Holland & Knight and the Word of Mouth Marketing Association (WOMMA) hosted a half-day forum that featured government officials discussing hot-button issues in consumer protection regulation and enforcement. Speakers at the Oct. 6 event included Jessica Rich, Director of the Federal Trade Commission's (FTC) Bureau of Consumer Protection; Greg Nodler, Senior Counsel for Enforcement Policy and Strategy at the Consumer Financial Protection Bureau (CFPB); and District of Columbia Attorney General Karl Racine.

Also, a panel discussion was held in which members of the business community voiced their reactions to the speakers' remarks. The speakers touched on a variety of topics, including privacy and data security; advertising, marketing and public relations practices; the represented agencies' law enforcement priorities; and current business practices that give government officials concern.

Guest Speaker Highlights

Jessica Rich, Director of the FTC's Bureau of Consumer Protection

Ms. Rich spoke about how the digital revolution has fundamentally altered how companies connect with consumers, as well as how the FTC works to protect consumers in the digital age. Among the key takeaways:

  • Disclosure is a top priority for the FTC. According to Ms. Rich, the line between advertising and objective content has become blurry in the digital age. Consumers have a right to know what messages are paid marketing as opposed to unsolicited endorsements. Thus, disclaimers need to be on all paid endorsements and reviews. Ms. Rich said another priority is ensuring that disclosures on all types of platforms are clear and conspicuous. Ms. Rich spoke about the FTC's efforts to ensure that principles of fair advertising and disclosure must extend to all advertising platforms. By way of example, she mentioned the new native advertising guidelines that the FTC will publish later this year.
  • The FTC will continue to be active in the area of data privacy in the coming year. Specifically, companies' use of consumer data has raised privacy concerns in the eyes of the FTC. Ms. Rich emphasized that companies should take active steps to protect consumer data.
  • Another top priority for the FTC is going after companies that engage in illegal robocalling practices.

Greg Nodler, CFPB Senior Counsel for Enforcement Policy and Strategy

Mr. Nodler spoke about how the CFPB evaluates targets for enforcement actions, and shared insight into its process of conducting enforcement actions. Takeaways from Mr. Nodler's speech include:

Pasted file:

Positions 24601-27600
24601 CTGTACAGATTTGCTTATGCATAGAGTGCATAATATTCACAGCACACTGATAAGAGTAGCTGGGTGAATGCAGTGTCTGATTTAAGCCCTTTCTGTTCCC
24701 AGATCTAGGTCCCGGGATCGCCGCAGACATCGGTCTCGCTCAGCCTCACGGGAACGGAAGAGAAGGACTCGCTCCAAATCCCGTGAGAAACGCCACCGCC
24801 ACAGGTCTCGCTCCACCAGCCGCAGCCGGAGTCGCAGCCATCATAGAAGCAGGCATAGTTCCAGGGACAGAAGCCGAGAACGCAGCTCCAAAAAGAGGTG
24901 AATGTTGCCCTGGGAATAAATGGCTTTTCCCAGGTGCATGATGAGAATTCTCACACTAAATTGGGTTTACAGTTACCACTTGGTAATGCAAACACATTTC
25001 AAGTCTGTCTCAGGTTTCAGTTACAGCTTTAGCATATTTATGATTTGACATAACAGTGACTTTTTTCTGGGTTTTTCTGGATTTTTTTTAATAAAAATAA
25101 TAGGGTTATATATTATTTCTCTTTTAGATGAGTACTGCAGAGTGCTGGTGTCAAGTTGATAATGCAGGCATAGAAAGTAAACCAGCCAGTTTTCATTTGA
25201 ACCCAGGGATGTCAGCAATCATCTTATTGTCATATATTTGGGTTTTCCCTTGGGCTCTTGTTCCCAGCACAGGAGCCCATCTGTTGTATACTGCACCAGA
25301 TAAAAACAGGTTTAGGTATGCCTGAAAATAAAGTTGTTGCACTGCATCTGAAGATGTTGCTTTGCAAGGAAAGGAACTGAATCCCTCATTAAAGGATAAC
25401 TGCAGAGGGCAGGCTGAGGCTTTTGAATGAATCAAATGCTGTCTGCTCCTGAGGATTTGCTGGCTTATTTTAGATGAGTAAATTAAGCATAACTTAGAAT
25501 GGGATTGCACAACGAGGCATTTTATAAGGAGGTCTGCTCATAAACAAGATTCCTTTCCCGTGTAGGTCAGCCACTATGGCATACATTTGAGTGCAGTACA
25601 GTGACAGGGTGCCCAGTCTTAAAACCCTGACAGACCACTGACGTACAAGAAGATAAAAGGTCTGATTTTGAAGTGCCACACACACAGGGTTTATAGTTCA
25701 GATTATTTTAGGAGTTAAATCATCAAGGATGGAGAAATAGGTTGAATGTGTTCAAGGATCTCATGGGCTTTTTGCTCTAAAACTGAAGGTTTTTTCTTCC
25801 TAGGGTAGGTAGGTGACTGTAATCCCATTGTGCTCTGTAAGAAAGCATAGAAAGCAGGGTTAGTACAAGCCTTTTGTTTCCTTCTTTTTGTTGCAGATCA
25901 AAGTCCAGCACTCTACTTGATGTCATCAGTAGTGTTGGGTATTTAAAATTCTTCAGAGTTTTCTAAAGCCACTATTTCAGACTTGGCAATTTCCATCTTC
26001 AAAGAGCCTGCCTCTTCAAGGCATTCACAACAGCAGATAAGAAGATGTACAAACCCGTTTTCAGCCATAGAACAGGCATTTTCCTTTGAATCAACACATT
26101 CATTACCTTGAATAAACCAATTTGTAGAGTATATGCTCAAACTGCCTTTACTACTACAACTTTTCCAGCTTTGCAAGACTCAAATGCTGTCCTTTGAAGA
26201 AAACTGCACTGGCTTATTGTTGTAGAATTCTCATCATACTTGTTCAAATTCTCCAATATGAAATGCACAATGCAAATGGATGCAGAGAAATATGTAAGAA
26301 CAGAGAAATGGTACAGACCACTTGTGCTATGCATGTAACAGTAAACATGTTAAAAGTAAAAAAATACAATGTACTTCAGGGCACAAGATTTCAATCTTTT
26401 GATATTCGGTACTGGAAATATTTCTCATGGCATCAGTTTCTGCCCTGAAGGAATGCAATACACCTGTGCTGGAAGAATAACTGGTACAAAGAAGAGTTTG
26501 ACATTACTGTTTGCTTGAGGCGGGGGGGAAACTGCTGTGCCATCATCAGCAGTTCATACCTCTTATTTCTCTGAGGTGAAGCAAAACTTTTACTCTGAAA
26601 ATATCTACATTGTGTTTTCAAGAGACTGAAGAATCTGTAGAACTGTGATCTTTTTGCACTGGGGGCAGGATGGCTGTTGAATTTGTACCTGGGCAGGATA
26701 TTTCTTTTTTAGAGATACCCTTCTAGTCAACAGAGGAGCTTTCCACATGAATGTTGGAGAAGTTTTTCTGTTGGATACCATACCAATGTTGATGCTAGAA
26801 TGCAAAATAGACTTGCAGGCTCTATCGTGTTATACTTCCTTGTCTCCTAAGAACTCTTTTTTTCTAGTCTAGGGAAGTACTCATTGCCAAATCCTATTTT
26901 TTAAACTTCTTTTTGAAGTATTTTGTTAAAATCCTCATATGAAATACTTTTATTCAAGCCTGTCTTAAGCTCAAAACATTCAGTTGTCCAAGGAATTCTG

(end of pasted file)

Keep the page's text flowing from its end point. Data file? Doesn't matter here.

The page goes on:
• When considering whether or not to issue a civil investigation demand (CID), the CFPB office considers the number of victims, any temporary or long-lasting harm to consumers, and if the action targeted affects a "vulnerable" population, such as the elderly.
  • Companies looking to be in compliance with CFPB regulations should follow the guidance contained in the CFPB Responsible Conduct Bulletin.
  • Mr. Nodler had advice for companies under investigation. The CFPB looks favorably upon companies that take the bureau's CIDs seriously. Ways a company can demonstrate this include attending the meet and confer, having internal IT staff participate in the meet and confer to work out technical details with producing information, and being cooperative throughout the life of the investigation.

Karl Racine, Attorney General for the District of Columbia

The District of Columbia's first elected Attorney General, Mr. Racine emphasized that consumer protection is a priority for the Office of the Attorney General (OAG). He stressed the OAG's desire to work in a cooperative and consultative manner with companies doing business in D.C., but added that the OAG will vigorously and aggressively prosecute bad actors who violate consumer protection laws. Mr. Racine also brought his consumer protection team with him to walk through key areas of concern. His team included Public Advocacy Section Chief Bennett Rushkoff, Assistant Attorney General Jimmy Rock, Assistant Attorney General Richard Rodriguez, and Community Outreach Director Robert White. Takeaways from the team's presentation include:

  • Attorney General Racine stated that the OAG is working in partnership with the CFPB, FTC and FCC to coordinate enforcement priorities and actions.
  • Attorney General Racine encouraged companies to come in and explain their business to the OAG.
  • Top areas of current concern and focus for the OAG include debt collection, mortgage lending, privacy, as well as business engaged in the "sharing economy."
  • The OAG is investing heavily in community outreach. This includes responding to complaints filed by D.C. residents, as well as educating the district's consumers.

Panel Discussion

The final segment of the forum was a panel discussion featuring members of the business community reacting to the regulators' comments, as well as giving some of their current concerns with, and challenges presented by, the direction of consumer protection law. The panel included Ellie Boragine, Vice President and Chief Advertising Counsel, American Express; Devin Redmond, CEO, Nexgate; and Jess Sharp, Managing Director, Center for Capital Markets Competitiveness, U.S. Chamber of Commerce.

The panelists voiced frustration over the lack of clarity and guidance by government agencies as to how to comply with new regulations. While acknowledging the duty of the regulators to address consumer protection concerns in new industries and with respect to the proliferation of new technologies, the panelists critiqued the reactionary and often scattershot approaches by federal regulators. Such an approach, they said, creates moving targets that companies are challenged to account for in their compliance management systems. As an example, they pointed to some of the recent work of the CFPB – which they called the "new kid on the block" – in particular its new regulations aimed at auto lenders."